Hybrids aren’t for everyone but if you decide to go all-electric in a car purchase, you may see a spike in your energy bill. You can combat this by finding a lower energy rate by comparing prices between all the different suppliers. Some suppliers even offer green energy options so you can offset up to 100 percent of your home’s energy use.

The catch is you have to live in one of the deregulated areas, like Texas for example. If you are lucky enough to live in one of these deregulated areas of North America, you have the power (pun intended) to choose your own retail energy supplier based on the competitive rates they offer. Again, back to the Texas example, you could use sites like this one: http://www.shopelectricityratestexas.com/texas-electricity-rates/Texas/ to shop electricity rates in Texas to find the best energy plan to fit your green lifestyle.

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1 Comment

  1. Ronald Kramer

    April 11, 2013 at 1:38 am

    Open letter to Ford:
    I thought my 2013 C-MAX would be a Prius Killer? NOT! As a returning Ford buyer I feel deceived. I want to support US companies and US jobs. What was Ford thinking when they published 47/ 47/47 estimates? Based on the advertised EPA estimates, I would have been ok with low 40’s but 28-33 mpg is not even in the ballpark. This is not an issue about EPA testing standards, but rather an issue about setting false customer expectations in order to promote sales. Ford’s “47MPG” marketing campaign tarnished what should have been the roll out of a truly remarkable vehicle, the CMAX. Real world MPG estimates should have been promoted in the mid-30’s. No one would have questioned those numbers and the CMAX would have received the accolades it deserves. How these MPG estimates made it through Ford corporate is beyond me! Maybe it was the rush to go to market?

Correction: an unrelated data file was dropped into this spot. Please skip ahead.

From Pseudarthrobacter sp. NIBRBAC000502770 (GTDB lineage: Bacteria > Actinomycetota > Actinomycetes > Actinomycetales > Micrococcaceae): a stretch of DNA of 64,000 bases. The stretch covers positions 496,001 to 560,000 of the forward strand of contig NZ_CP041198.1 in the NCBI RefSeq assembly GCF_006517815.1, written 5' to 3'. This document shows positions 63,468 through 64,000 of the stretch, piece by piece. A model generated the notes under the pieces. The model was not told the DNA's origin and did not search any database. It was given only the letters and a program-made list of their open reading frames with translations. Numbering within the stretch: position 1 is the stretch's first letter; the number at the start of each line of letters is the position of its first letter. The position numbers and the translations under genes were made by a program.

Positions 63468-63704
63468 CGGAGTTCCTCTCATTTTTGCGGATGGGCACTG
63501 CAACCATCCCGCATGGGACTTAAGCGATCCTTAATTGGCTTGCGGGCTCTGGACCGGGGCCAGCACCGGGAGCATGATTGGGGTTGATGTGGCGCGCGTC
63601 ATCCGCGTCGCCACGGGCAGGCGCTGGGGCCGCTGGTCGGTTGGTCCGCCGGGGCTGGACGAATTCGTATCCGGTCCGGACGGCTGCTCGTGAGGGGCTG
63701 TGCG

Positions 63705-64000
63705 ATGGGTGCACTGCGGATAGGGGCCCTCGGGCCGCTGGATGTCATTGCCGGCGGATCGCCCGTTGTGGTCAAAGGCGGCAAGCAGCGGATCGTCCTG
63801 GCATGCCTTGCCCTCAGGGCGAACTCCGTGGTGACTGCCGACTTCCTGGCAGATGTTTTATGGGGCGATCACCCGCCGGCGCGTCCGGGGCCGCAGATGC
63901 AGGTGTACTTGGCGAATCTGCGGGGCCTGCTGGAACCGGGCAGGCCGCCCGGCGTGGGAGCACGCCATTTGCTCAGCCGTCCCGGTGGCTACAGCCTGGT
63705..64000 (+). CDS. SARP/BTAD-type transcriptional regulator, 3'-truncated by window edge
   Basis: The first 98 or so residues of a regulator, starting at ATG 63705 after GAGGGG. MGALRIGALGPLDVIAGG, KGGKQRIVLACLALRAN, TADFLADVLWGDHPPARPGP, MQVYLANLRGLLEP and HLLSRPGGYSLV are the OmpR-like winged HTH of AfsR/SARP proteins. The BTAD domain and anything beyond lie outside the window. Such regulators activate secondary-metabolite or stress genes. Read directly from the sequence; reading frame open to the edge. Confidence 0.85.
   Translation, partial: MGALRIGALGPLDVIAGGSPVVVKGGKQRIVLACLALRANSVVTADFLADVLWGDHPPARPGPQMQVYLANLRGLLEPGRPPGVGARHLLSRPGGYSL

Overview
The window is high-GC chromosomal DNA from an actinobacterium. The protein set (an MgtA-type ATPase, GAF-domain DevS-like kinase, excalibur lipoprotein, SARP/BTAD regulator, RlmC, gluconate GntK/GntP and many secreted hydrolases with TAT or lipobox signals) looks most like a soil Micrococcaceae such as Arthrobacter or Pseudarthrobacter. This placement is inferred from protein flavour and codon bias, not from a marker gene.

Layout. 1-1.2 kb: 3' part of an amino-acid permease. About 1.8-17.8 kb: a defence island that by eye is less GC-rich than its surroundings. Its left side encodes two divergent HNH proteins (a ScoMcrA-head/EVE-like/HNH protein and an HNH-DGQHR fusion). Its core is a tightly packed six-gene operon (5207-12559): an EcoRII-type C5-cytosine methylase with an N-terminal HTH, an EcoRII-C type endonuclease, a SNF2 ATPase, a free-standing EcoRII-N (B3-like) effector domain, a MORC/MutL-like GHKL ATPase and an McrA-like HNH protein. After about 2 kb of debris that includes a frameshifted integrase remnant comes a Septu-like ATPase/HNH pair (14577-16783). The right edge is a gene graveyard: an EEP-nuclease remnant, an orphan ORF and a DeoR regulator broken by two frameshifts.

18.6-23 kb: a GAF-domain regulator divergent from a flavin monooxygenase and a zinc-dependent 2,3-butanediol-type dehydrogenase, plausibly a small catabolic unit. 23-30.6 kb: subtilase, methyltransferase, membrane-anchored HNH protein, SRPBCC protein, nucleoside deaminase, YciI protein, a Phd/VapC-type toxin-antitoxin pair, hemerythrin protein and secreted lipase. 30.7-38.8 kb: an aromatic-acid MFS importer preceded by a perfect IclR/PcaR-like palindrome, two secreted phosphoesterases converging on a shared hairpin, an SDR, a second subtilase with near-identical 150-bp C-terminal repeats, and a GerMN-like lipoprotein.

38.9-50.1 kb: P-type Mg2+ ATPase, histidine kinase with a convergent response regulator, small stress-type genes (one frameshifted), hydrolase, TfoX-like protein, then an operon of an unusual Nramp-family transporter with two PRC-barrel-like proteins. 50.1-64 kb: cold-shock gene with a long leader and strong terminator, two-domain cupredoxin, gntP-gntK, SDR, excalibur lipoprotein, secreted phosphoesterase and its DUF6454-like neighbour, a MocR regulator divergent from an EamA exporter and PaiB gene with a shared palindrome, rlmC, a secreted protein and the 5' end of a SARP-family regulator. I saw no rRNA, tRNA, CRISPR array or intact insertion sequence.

I have been accused of not knowing how to drive hybrid. For the record, during the last three years I have leased both a 2010 Prius and 2010 Honda Insight Hybrid, and consider myself an experienced hyper-miler. My mileage in the Prius is 50 plus, the Insight is 40 plus. The C-MAX is a well-built car, with extremely inflated EPA estimates.

    I respectfully request that this matter be investigated as soon as possible. My efforts to deal with this locally and through Ford customer service have frustrated me to no end. The constant response? “You need to learn to how to drive hybrid type of vehicle “. Is there a difference how I drive Prius Hybrid vs. the CMAX hybrid? I think we all know the answer to that. I need someone at Ford to reach out to me and assist in a proactive manner so we can put this matter to rest. I have opted not to join the class action lawsuit regarding this matter in order to explore my resolution options with Ford directly feeling this was the most honest approach to the matter. Can I expect the same from Ford in return?

    Respectfully submitted,

    Ronald Kramer
    Yankee Ford Customer
    South Portland, Maine

    PO Box 2517
    South Portland, ME 04116